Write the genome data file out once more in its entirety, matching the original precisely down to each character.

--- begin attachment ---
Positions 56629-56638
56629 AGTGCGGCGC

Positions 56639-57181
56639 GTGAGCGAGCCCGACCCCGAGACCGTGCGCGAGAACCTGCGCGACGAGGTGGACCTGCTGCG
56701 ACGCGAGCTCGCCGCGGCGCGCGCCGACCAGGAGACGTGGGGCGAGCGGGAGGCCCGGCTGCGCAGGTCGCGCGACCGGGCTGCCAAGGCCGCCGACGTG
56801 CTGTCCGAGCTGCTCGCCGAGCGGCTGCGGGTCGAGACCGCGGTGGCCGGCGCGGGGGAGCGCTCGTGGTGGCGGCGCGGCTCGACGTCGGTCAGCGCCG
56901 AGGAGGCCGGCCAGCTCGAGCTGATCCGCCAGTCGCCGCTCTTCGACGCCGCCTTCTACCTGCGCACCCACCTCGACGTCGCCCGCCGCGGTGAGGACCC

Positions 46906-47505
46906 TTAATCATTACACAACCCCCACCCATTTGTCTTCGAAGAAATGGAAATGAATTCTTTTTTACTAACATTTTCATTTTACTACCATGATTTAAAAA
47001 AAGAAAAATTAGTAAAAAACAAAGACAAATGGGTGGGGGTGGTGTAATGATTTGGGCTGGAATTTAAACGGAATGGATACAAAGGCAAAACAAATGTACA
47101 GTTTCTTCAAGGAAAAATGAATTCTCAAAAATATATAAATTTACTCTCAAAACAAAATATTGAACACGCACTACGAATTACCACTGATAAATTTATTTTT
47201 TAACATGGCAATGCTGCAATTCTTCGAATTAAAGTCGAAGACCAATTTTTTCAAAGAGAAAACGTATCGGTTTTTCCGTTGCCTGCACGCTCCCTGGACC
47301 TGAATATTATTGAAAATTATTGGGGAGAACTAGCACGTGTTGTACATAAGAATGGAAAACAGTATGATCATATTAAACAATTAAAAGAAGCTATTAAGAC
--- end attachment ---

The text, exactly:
Positions 56629-56638
56629 AGTGCGGCGC

Positions 56639-57181
56639 GTGAGCGAGCCCGACCCCGAGACCGTGCGCGAGAACCTGCGCGACGAGGTGGACCTGCTGCG
56701 ACGCGAGCTCGCCGCGGCGCGCGCCGACCAGGAGACGTGGGGCGAGCGGGAGGCCCGGCTGCGCAGGTCGCGCGACCGGGCTGCCAAGGCCGCCGACGTG
56801 CTGTCCGAGCTGCTCGCCGAGCGGCTGCGGGTCGAGACCGCGGTGGCCGGCGCGGGGGAGCGCTCGTGGTGGCGGCGCGGCTCGACGTCGGTCAGCGCCG
56901 AGGAGGCCGGCCAGCTCGAGCTGATCCGCCAGTCGCCGCTCTTCGACGCCGCCTTCTACCTGCGCACCCACCTCGACGTCGCCCGCCGCGGTGAGGACCC

Positions 46906-47505
46906 TTAATCATTACACAACCCCCACCCATTTGTCTTCGAAGAAATGGAAATGAATTCTTTTTTACTAACATTTTCATTTTACTACCATGATTTAAAAA
47001 AAGAAAAATTAGTAAAAAACAAAGACAAATGGGTGGGGGTGGTGTAATGATTTGGGCTGGAATTTAAACGGAATGGATACAAAGGCAAAACAAATGTACA
47101 GTTTCTTCAAGGAAAAATGAATTCTCAAAAATATATAAATTTACTCTCAAAACAAAATATTGAACACGCACTACGAATTACCACTGATAAATTTATTTTT
47201 TAACATGGCAATGCTGCAATTCTTCGAATTAAAGTCGAAGACCAATTTTTTCAAAGAGAAAACGTATCGGTTTTTCCGTTGCCTGCACGCTCCCTGGACC
47301 TGAATATTATTGAAAATTATTGGGGAGAACTAGCACGTGTTGTACATAAGAATGGAAAACAGTATGATCATATTAAACAATTAAAAGAAGCTATTAAGAC